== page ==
State Correction Spending Rises While Incarcerated Population Declines

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BOSTON (State House News Service) — Contrasting the declining incarcerated population with the increasing state spending on corrections, reform advocates called Tuesday for new reporting requirements to impose additional oversight on prisons and jails.

Between fiscal years 2016 and 2020, the average population of people in Department of Correction custody declined from 9,743 to 7,935, while the agency's total spending increased from about $580 million to more than $732 million.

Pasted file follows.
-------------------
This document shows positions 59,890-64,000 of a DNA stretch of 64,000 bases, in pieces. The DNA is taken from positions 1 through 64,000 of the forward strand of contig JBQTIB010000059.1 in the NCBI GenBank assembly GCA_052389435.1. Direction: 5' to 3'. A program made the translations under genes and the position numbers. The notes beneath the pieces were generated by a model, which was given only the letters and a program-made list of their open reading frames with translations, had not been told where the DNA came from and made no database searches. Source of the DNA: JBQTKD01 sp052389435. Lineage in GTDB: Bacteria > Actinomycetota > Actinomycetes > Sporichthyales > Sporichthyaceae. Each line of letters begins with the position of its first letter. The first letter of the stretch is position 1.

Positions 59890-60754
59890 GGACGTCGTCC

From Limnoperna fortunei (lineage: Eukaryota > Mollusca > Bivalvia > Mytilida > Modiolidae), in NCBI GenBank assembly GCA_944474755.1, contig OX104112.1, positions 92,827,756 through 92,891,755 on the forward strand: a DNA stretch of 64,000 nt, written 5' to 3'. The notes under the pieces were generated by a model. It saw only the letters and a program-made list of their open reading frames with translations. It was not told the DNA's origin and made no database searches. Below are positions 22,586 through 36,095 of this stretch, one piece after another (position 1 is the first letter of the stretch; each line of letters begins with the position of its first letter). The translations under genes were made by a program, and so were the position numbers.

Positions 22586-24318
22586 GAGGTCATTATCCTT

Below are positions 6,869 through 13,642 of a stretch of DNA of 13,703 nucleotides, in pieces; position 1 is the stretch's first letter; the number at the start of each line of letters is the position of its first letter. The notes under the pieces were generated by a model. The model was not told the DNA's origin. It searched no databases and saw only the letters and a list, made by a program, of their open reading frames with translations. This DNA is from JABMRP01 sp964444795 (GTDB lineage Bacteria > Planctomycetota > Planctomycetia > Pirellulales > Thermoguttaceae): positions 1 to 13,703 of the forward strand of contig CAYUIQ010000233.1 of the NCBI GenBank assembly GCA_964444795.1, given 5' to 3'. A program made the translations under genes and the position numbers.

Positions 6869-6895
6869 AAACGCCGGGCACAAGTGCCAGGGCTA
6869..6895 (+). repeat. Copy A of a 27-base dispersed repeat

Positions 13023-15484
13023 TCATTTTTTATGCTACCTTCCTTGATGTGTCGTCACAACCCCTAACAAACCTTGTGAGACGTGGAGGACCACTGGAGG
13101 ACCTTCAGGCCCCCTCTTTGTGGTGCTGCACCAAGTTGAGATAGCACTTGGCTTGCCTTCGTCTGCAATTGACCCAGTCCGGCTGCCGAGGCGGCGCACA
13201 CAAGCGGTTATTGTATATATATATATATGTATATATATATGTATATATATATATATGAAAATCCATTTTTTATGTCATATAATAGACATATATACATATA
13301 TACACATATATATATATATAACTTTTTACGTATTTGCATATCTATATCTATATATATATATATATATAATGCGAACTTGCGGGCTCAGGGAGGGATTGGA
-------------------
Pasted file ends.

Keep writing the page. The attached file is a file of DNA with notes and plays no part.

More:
Those figures, compiled by a commission examining how Massachusetts funds its correctional systems, featured as an area of focus as the panel heard feedback Tuesday from loved ones of incarcerated individuals and criminal justice reform supporters.

"The problem does not seem to be a lack of funding. DOC is spending more today on half the number of prisoners," John Bowman, an Access to Justice fellow, told the group of state lawmakers, sheriffs, state officials and experts.

The commission was originally given a deadline of Sept. 1, 2020 to submit a report, but after two extensions, it faces a new deadline of Jan. 31, 2022.

Written by Chris Lisinsky, State House News Service

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